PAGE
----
By John Bennett, Brian Drummond, and Kline Moore, Goodwin
The Federal Circuit recently issued Rule 36 judgments in two separate BPCIA cases: Genentech v. Amgen and Janssen v. Celltrion. In both appeals, the Federal Circuit affirmed the district courts’ decisions without issuing an opinion. In Genentech v. Amgen, the Federal Circuit affirmed the U.S. District Court for the District of Delaware’s denial of Genentech’s motion for a preliminary injunction to enjoin sales of Amgen’s Kanjinti (trastuzumab-anns) biosimilar product. In Janssen v. Celltrion, the Federal Circuit affirmed the U.S. District Court for the District of Massachusetts’ judgment of non-infringement in litigation involving a patent covering Janssen’s Remicade (infliximab) product and Celltrion’s infliximab biosimilar.
Because the Federal Circuit decided both appeals without opinion, several open questions remain unresolved regarding Biologics Price Competition and Innovation Act (BPCIA) litigation. For example, in Genentech v. Amgen the Federal Circuit did not address the factual record considered by the district court in denying Genentech’s request for a preliminary injunction. Therefore, the Federal Circuit left open the question of what facts would be sufficient for a reference product sponsor to prevail upon a request for preliminary injunction.
This two-part article series explores some of the unanswered questions raised in these two cases. In the first part, Genentech v. Amgen was discussed. Here, part two delves into the remaining questions following Janssen v. Celltrion.
Janssen is the developer of a cell culture medium for growing biologics, such as Remicade. Celltrion is the manufacturer of a competing drug, Inlectera, developed by allegedly using a similar cell culture medium. On March 6, 2015, Janssen brought an action against Celltrion and Hospira for infringement of a patent related to its cell culture medium. Janssen moved for summary judgment on the grounds that despite Celltrion’s cell culture medium containing ingredient concentrations that fall outside of its claims, under the doctrine of equivalents Celltrion’s cell culture medium concentrations are not substantially different from the claims and therefore infringe its patent. Celltrion moved for cross-summary judgment and argued that Janssen’s doctrine of equivalence theory would ensnare prior art, and thus Celltrion’s product did not infringe. The district court granted summary judgment for Celltrion. Janssen appealed.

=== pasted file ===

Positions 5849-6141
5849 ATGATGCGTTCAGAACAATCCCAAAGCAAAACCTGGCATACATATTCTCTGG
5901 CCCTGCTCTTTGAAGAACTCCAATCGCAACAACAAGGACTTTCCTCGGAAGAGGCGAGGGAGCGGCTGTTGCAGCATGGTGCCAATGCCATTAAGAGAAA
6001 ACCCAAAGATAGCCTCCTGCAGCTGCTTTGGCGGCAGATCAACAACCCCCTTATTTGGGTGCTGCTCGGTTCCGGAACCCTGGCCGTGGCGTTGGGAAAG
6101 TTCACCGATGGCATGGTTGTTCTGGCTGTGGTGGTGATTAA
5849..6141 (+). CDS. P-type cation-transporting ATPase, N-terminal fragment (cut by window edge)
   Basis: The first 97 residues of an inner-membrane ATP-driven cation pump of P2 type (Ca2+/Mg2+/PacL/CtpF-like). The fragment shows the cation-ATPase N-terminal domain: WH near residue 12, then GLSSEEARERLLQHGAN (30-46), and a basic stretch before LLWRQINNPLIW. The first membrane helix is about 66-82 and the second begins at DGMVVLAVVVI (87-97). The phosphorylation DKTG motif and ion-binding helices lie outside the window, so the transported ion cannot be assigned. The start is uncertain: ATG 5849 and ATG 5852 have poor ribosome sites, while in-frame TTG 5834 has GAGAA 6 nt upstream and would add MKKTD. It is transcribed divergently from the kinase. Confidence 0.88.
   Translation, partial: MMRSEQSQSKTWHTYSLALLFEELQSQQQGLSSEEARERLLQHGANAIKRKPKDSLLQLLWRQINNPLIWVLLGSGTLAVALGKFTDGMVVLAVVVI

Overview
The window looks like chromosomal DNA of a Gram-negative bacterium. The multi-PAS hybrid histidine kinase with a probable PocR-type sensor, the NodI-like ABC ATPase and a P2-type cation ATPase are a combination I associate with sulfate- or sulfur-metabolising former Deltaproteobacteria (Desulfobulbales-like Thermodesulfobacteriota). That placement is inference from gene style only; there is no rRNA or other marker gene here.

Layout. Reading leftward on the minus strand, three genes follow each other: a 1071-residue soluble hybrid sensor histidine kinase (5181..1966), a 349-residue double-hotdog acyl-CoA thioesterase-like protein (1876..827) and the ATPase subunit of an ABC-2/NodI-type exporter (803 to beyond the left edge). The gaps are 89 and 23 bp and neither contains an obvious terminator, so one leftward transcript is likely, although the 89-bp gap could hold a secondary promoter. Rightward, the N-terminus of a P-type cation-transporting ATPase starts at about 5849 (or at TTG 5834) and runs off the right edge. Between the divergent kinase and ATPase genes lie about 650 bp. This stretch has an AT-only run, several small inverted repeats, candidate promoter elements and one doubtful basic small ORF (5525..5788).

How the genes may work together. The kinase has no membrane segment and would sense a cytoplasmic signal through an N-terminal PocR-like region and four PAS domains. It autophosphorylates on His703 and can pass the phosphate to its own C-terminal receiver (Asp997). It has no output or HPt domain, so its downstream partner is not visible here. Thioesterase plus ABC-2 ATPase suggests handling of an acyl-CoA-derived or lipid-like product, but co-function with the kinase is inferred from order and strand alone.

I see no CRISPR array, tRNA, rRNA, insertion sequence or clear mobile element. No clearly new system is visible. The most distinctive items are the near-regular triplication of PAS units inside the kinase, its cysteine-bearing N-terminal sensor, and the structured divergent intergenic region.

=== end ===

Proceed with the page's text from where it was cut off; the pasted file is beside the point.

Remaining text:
District Court Opinion
The district court granted summary judgment for Celltrion because “Janssen ha[d] not produced sufficient evidence to prove that the scope of the equivalent would not ensnare the prior art.” Ensnarement is a legal limitation on the doctrine of equivalents that prevents a patentee from obtaining patent coverage on subject matter “which he could not lawfully have obtained from the PTO by literal claims.” Wilson Sporting Goods Co. v. David Geoffrey & Assocs., 904 F.2d 677, 684 (Fed. Cir. 1990). In other words, as the district court noted, a “patentee cannot assert a right to a monopoly that is so broad that such claims, if included in the patent application, would not have been patentable over prior art.” The patentee bears the burden of proving that it is entitled to the range of equivalents it is seeking and must prove those equivalents do not ensnare the prior art. See Jang v. Bos. Sci. Corp., 872 F.3d 1275, 1287 (Fed. Cir. 2017).